Legacy edit

"Try Again" helped smuggle the innovative techniques of electronic dance music onto the American pop charts, and it established Aaliyah as pop music's most futuristic star.

Kelefa Sanneh, The New York Times[21]

"Try Again" became the first airplay track to reach No. 1 on The Billboard Hot 100 without the benefit of a retail single.[112] Alexis Petridis from The Guardian felt that the song was "one of the most remarkable and forward-thinking pop singles of 2000".[14] While, Jonathan Keefe from Slant Magazine, stated that it has "influenced hip-hop, dance, and pop over the nine years that followed".[66] He also felt that after "Try Again", much of the decade's rhythmic music rested on the shoulders of thin-voiced, icily detached singers like Rihanna, Alison Goldfrapp, Ciara, and Annie, none of whom have been able to match the presence or the lived-in soulfulness Aaliyah conveyed with her ethereal wisp of a voice".[66] George Michael sampled "Try Again" in his 2002 song "Freeek!".[113] German NDH band Knorkator covered the song on their album Ich hasse Musik.[114] In a 2013 episode of The Mindy Project, Dr. Danny (portrayed by Chris Messina) showed Mindy (portrayed by Mindy Kaling) the choreography from the song's music video.[115][116] The song was also featured in the coming-of-age drama film Boyhood (2014).[117][118] Billboard ranked the song at number 225 on their Greatest of All Time Songs of the Summer chart.[119] On August 21, 2019, the Madame Tussauds Las Vegas revealed a wax figure of Aaliyah. The life-sized figure was modelled on Aaliyah's appearance in the music video for "Try Again". It was unveiled by Aaliyah's brother Rashad Haughton to an invited audience.[120][121][122] Rapper Bia recalled that "rap was introduced to her with some R&B flavor" through Try Again.[123] According to her, "I remember during childhood that the song really stuck out to me, I knew every dance move. I emulated that song. ... I was like 'This is me.'"[123]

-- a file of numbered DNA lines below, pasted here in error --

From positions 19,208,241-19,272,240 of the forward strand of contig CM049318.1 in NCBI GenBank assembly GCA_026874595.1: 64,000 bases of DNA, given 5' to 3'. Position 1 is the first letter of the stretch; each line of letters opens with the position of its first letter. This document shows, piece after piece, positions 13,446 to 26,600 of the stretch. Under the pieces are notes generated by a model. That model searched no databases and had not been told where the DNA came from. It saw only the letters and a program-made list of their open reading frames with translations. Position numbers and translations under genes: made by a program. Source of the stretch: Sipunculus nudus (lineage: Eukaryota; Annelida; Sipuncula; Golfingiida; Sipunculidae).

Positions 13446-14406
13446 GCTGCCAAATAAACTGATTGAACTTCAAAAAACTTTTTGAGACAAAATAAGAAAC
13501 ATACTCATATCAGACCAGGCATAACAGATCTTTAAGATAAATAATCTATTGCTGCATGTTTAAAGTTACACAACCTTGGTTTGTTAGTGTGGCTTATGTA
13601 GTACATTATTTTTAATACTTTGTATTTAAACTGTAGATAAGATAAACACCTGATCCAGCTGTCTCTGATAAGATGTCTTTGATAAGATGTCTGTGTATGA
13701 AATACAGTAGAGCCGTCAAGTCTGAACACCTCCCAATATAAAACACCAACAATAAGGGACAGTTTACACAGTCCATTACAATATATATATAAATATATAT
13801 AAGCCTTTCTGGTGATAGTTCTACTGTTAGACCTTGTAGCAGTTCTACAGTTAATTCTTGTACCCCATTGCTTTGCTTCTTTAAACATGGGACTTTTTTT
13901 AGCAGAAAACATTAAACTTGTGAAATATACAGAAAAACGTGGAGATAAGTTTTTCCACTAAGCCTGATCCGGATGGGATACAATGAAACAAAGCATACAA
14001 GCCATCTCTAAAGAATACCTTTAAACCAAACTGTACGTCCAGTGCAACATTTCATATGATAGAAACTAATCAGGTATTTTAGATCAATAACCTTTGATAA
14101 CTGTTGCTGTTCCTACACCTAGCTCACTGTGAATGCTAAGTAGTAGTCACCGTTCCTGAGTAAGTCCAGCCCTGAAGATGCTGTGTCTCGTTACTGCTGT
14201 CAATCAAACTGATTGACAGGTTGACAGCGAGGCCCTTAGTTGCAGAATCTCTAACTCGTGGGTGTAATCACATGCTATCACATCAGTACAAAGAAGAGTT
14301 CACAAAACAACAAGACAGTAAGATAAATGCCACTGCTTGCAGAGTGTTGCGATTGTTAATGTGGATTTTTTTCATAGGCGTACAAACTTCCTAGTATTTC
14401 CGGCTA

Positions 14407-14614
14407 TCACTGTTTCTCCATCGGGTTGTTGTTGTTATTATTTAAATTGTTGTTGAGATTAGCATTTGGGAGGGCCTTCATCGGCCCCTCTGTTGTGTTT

Track listings edit

Charts edit

Certifications edit

Certifications and sales for "Try Again"
Region Certification Certified units/sales
Australia (ARIA)[178] Platinum 70,000^
Belgium (BEA)[179] Gold 25,000*
Denmark 4,598[158]
Germany (BVMI)[180] Gold 250,000^
New Zealand (RMNZ)[181] Gold 5,000*
United Kingdom (BPI)[182] Gold 400,000

* Sales figures based on certification alone.
^ Shipments figures based on certification alone.
Sales+streaming figures based on certification alone.

Release history edit

Release dates and formats for "Try Again"
Region Date Format(s) Label(s) Ref.
United States March 21, 2000 Rhythmic contemporary radio
April 4, 2000 Contemporary hit radio
Germany May 22, 2000 Maxi CD EMI
Australia July 3, 2000 CD
United Kingdom July 10, 2000 Virgin
France July 11, 2000 CD Hostile

See also edit

References edit

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External links edit